Have you ever lied on your resume? Can a white lie even be spotted by recruiters, and will it cost you in the end? As it turns out, those lies are spotted more often than not — and yes, they can cost you the job.
A recent study has found that over 77% of recruiters, hiring managers, and HR professionals have spotted a candidate lying on a resume. What’s worse, only 3% of professionals said that a resume lie would not cost a candidate the job. Whether it’s a complete deal-breaker or a dark mark on your candidacy, lying on your resume can get you in deep water during your job search.
3 Ways Recruiters Spot a Liar
The problem with lying on a résumé is that the odds of getting caught are high. Especially when recruiters are wise to the fact that so many people fib on their résumés. Many recruiters are skilled enough to do simple searches on social media to determine if a candidate’s résumé is accurate. But even if dishonest candidates slip through the initial screening process, here’s how recruiters spot a liar before they hire:
- Using behavioral interviewing techniques. By asking detailed questions about a candidate’s work experience, recruiters can tell by the depth of the response if the person is lying. For example, if a candidate claims to have 10 years’ experience as a team leader, the recruiter will ask for examples of how the person has hired, trained, and even fired talent. The quality of the responses will show if the experience is real.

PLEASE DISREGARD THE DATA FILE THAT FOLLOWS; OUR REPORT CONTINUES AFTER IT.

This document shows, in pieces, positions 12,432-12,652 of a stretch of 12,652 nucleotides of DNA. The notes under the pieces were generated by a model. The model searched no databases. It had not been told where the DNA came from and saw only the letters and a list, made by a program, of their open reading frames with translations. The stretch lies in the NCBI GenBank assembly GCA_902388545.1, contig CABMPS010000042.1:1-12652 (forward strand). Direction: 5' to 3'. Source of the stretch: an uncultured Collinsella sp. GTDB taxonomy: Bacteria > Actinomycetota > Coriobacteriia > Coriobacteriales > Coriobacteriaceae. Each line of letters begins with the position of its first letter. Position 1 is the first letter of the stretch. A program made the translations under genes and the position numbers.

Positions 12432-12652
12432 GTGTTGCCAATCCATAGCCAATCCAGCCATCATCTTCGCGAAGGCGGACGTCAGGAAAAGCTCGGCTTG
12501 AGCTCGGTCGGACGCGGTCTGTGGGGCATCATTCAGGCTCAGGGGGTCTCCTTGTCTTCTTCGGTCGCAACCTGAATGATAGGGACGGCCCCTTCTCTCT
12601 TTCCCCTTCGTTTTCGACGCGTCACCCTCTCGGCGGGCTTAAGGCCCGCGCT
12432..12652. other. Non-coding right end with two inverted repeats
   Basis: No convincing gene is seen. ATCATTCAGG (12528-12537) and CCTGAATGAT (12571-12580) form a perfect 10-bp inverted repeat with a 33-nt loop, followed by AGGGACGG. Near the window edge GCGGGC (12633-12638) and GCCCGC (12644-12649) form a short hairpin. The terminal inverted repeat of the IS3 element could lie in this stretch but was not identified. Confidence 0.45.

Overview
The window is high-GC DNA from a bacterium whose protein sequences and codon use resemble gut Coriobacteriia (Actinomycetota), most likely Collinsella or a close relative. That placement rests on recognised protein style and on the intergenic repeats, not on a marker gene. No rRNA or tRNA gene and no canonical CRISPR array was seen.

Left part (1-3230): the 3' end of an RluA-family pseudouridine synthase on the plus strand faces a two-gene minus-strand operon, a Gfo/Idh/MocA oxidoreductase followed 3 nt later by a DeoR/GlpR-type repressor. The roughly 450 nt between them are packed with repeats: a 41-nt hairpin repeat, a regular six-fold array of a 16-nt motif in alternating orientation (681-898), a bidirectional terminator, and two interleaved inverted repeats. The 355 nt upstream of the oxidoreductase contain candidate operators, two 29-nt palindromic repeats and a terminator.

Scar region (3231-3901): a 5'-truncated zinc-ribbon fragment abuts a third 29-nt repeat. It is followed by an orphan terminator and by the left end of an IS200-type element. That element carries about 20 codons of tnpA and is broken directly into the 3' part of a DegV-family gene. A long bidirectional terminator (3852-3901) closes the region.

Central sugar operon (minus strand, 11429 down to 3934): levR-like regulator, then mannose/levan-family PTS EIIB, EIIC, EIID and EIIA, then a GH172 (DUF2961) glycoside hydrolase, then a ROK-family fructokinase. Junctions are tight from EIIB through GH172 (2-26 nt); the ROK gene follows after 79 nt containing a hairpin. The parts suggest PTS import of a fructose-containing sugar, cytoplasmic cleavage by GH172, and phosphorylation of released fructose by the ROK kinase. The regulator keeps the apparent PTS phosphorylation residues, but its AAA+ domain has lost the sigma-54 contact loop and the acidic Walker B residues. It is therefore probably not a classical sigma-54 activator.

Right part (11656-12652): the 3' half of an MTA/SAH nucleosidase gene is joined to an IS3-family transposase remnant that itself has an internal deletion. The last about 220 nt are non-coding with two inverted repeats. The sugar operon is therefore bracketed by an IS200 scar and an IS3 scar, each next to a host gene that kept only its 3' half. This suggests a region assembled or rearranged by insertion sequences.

- Doing a background check. Detailed reports can be used to validate past work experience, degrees acquired, money earned, criminal records, whether certifications are current, and much more.
- Backdoor reference checks. Some recruiters research and secretly contact ex-colleagues of a candidate to inquire about his or her performance. Their goal is to speak to someone not recommended to them by the candidate, since most references have been coached to say only good things. Instead, the backdoor reference catches the unassuming colleague off-guard and provides the recruiter with a way to validate what the candidate claims to have done on past jobs.
Once recruiters find out a candidate has lied it ruins any chances of that person getting a job with the company.
Studies show 80 percent of jobs are gotten via referral. Many companies offer their employees hefty referral bonuses as incentives for referring good candidates to their jobs. By making friends with employees on networking sites like LinkedIn, job seekers can demonstrate how their personalities and aptitude are a match for the employer. This makes not having an exact match in experience less of an issue.
Should you need assistance in recruiting employees for your company get in touch with Uphando Forensic & HR Services